Tuesday, March 6, 2012

MIB III #2 and Johnny Depp

Set for release on May 25, here is the latest trailer from Men In Black III:
I feel rather silly about this, but I didn't realize there were actually, . . . "men in black" as a part of the UFO legend. Anyway, the releasing of this film, it's a big film in the sci-fi genre, is one of the reasons why I am going to continue (but wrapping up quickly) the examination of the 1950's sci-fi genre, because if we know the history of the genre, we will be able to understand what MIB III does differently and what it maintains. The second reason we will be continuing the sci-fi genre is Battleship, set for release this summer, and even John Carter being released this weekend (what I am going to try and do is get to the Thursday midnight showing, but it's possible I just won't be able to make that, but I will get to it Friday and get at least a preliminary post up on how to "read it").
Newest image of Johnny Depp in Dark Shadows set for a May 11 release. Is it just me or he is looking a lot like Nosferatu? The long nails, the wide collar on the jacket and the tall collar on his shirt, makes him look like Max Shrek.
I haven't seen this film, and I don''t even know that I want to. Here is the trailer for We Have a Pope and, below, I am copying a review from Internet Movie Database that may provide a fair assessment of the film:
Uh,... if you want to watch a verified great film about the papal process instead,  I would gladly vouch for the 1968 film In the Shoes of the Fisherman. The great Anthony Quinn plays a Russian bishop who has been a prisoner in Serbia under the Communists, the chairman played by the great Laurence Olivier. The Vatican gets him out and the great Oskar Werner comes to bring him to Rome where he meets the current pope, played by the great John Gielgud. So it's a great movie.
Here ist the review for We Have A Pope:

This particular movie is based on a very original idea. It has scenes that depict with vividness the process of Papal succession. It portrays the ambivalence and doubts of a man and a collective entity when faced with a weight of responsibility which is much greater than that expected to be shouldered by an average human being. It very well conveys the atmosphere in St Peter's Square among the multinational crowd of the faithful as they wait for the election of their new spiritual Father. But it has a flaw.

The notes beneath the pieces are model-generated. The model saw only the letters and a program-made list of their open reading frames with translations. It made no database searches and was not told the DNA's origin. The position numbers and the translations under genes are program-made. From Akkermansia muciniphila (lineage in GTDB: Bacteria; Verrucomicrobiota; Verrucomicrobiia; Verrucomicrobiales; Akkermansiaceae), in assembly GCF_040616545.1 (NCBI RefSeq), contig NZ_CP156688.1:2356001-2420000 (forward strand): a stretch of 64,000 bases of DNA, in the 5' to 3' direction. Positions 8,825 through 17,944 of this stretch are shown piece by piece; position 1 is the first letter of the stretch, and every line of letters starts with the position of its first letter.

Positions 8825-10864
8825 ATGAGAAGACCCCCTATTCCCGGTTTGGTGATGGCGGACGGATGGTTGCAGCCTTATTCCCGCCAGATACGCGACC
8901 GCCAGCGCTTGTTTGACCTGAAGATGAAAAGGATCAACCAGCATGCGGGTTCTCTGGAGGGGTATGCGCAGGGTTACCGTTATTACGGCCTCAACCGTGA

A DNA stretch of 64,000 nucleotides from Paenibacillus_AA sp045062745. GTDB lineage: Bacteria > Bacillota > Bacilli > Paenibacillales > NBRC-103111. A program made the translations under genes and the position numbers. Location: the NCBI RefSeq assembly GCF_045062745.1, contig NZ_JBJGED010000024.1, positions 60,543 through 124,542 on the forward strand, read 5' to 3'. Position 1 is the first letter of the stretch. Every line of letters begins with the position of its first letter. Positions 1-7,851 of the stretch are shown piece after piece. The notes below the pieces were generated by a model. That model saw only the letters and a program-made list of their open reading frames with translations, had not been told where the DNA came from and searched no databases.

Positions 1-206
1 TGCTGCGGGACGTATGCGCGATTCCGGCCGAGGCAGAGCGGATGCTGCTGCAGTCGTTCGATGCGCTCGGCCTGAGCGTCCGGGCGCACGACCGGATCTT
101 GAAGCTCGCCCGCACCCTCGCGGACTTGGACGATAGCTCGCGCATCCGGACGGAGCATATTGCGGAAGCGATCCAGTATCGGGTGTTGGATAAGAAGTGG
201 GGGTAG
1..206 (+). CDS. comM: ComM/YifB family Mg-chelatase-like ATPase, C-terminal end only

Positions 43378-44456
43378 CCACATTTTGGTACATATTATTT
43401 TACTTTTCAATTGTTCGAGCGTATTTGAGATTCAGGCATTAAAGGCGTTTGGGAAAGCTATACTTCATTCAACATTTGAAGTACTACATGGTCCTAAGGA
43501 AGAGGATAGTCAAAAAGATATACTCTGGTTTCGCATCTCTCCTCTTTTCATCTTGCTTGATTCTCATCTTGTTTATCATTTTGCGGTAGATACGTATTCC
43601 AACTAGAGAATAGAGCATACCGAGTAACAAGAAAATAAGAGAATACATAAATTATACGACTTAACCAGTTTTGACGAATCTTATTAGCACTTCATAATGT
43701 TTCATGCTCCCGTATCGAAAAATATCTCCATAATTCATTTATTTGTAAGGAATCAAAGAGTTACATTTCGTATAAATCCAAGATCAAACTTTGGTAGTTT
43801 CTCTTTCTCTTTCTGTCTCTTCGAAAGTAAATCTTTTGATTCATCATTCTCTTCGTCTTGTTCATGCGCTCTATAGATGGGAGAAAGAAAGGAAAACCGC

It promotes the idea that the collective entity known as the College of Cardinals, a team which along with the Pope rules the Roman Catholic Church, is a group of grown-up boys, simple and faithful, humbly devoted to the Pope. It is strange that an institution that numbered among its former Heads people such as the Borgias and the Medici, which has been responsible for such events such as the Crusades and has invented and controlled the Inquisition could be nowadays governed by a group of naive simpletons. Of course the Roman Catholic Church has promoted art and learning and has played a great role in the history of Europe and the World.

Still, an institution from which so much evil as well as so much good has sprung, does not in any sense done justice when its hierarchy is portrayed in such a manner. In that point I disagree with the reviewer that considers that the movie has a sympathetic portrayal of the Roman Catholic hierarchy. I think the portrayal of the hierarchy is far too simplistic and naive and gives the impression that even the professors of Hogwards in Harry Potter are a group of people that collectively possess more gravitas and serious purpose than the College of Cardinals. Neither the faithful nor the opponents of the Roman Catholic Church would find in this group either role models or worthy adversaries.

Excluding that flaw, which incapacitates the movie from been taken seriously as a depiction of the workings of the higher echelons of the Church bureaucracy, one can commend the views of the Vatican and of Rome it offers as well as the performance of the lead actors in the roles of the Supreme Pontiff and the Professor of Psychology

There are definitely political and social reasons this film has been released (it came out nearly a year ago in Italy) but it appears that it's a good example of being just offensive enough that the faithful will probably pass it up and not being offensive enough for those who hate the Church to watch.